The IX: Basketball Wednesday with Howard Megdal, January 6, 2021
Kelly Loeffler is the WNBA's problem now — Kyra Elzy talks Kentucky's big week — Must-click women's basketball links
Hi! Howard Megdal here. The IX helps build the necessary infrastructure for women’s sports media. By connecting these worlds, it gives women’s sports the networking boost men’s sports can take for granted.
Those of you who are our satisfied subscribers, tell the world! We are grateful for your support. And you can share the gift of The IX with those who would love us as much as you do.
For those of you on our free list, why not make the jump to supporting women’s sports media to celebrate the new year? Get all five women’s sports every single weekday!
When the story of 2020 is told, the WNBA players, particularly those of the Atlanta Dream, will be an iconic part of that story forever.
They make movies about things like this. They’re usually fictional, a stretching of the imagination.
But that’s what the WNBPA accomplished in 2020. Those of us who love this sport deeply, who care about it in ways both meaningful and trivial, won’t soon forget Breanna Stewart’s on-court heroics, the rise of A’ja Wilson to MVP levels, the remarkable debut of Chennedy Carter on the court and Betnijah Laney’s ascension.
But we’re going to start by telling our grandkids about the women who saved America.
That’s the place we’re living, as a country, here in early January. The U.S. Senate is well-rid of the woman who plans to spend today, apparently, talking about how our electoral process itself is a problem. To tell lies on behalf of Donald Trump, no matter the damage to our democracy.
Here’s the problem from a WNBA perspective: she’s still got an ownership stake, as of the last accounting from the league, in the Atlanta Dream. And so a problem that threatened America writ-large is now a hyperlocal, but still absolutely, a problem in need of solving.
There are already players on the record who have said they will not play for Kelly Loeffler’s Dream. The reason this team did not self-destruct is that the players all understood the difficulty of altering an ownership structure not merely in-season, but in-season during a pandemic.
But it’s 2021. The vaccine is here. 2020, for all its faults, showed example after example of folks investing in women’s sports and getting richly rewarded for it.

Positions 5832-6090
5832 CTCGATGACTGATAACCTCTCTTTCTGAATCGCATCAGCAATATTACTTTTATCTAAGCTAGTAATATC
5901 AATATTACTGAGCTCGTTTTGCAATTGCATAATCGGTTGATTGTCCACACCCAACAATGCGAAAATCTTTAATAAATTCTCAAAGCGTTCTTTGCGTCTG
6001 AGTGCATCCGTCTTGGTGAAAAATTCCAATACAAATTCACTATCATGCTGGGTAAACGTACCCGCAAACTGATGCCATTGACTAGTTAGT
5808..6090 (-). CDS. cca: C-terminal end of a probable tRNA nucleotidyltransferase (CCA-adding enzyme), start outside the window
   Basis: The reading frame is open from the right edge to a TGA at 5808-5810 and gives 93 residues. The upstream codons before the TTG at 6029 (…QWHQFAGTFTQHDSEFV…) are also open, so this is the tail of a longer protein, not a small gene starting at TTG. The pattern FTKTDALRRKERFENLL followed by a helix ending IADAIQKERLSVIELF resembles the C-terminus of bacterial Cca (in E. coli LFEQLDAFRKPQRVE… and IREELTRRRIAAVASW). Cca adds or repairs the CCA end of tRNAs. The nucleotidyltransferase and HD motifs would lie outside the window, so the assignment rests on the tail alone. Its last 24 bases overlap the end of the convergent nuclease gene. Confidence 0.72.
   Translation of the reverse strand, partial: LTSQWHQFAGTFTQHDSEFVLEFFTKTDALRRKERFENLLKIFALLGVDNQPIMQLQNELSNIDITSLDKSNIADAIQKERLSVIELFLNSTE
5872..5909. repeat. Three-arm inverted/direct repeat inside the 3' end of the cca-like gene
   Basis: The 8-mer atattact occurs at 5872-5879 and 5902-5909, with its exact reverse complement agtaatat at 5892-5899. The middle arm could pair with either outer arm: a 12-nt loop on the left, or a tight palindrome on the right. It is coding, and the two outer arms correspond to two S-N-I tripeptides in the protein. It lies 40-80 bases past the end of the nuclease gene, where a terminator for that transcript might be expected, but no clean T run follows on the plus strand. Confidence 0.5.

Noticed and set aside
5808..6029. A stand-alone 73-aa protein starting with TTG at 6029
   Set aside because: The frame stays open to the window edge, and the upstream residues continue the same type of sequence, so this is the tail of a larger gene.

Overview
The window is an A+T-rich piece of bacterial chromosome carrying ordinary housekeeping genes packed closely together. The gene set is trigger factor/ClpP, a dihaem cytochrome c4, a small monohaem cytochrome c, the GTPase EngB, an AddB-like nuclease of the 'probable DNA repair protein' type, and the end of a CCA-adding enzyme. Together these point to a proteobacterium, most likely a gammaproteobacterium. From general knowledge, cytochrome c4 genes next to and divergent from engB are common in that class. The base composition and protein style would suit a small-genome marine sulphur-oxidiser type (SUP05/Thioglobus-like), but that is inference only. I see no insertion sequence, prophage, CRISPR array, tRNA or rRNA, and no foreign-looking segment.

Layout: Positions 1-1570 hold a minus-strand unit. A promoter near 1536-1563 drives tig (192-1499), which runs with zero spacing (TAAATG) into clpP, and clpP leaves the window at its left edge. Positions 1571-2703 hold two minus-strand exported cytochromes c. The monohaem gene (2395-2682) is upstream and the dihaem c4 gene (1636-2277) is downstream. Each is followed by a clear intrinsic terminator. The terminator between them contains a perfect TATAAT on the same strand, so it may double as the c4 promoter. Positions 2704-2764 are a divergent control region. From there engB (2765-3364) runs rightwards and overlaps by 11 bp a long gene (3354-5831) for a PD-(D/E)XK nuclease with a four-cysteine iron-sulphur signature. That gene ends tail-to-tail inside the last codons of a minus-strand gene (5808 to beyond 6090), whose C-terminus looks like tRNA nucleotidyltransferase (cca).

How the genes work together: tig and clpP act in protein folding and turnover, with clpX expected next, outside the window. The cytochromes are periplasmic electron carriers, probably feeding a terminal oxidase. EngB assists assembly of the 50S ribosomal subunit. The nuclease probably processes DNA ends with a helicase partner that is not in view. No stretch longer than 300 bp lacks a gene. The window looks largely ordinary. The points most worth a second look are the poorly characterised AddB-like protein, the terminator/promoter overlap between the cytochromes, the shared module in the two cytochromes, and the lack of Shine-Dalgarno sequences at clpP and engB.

And now, the person or people who buy the Atlanta Dream even get the added benefit of providing the league and its players with the same emotional release that so much of America experienced late into the night on Tuesday. Investing in women’s sports often requires a leap of faith, since it has been done so infrequently, a leap that men with money have been usually unwilling to take.
But no one has to guess what that will look or sound like when it happens. Just remember Tuesday night.
Beyond issues of morality, beyond the need for the WNBA to do right by its incredible players, the women who saved America, there are numerous, purely practical reasons why this has to happen. But there’s a simple question of competitive balance in the league. Nicki Collen and Chris Sienko have built a competitive, interesting young team with the Dream, one that gets to add another pick in the 2021 WNBA Draft lottery and, hopefully, a stretch five in free agency.
Free agency begins… next week. How anyone expects Collen and Sienko to make the case to stay in Atlanta (Laney, for instance, is a free agent) or to join that team without a resolution and expulsion of Loeffler is hard to fathom. They threaded this needle on the league’s behalf for more than a year. Now the league needs to do right by them too, a pair of exceptional basketball executives.
But look no further than to Sky Blue FC to see what happens when a team in the league becomes a place players simply will not play. It reached a point where Sky Blue’s own first round picks, from New Jersey, refused to sign there. It led to a single-win Sky Blue season and a competitive hole that, for all her acumen, GM Alyse LaHue is still digging her way out more than a year after ownership finally changed administrations and began spending at a level commensurate with professional soccer.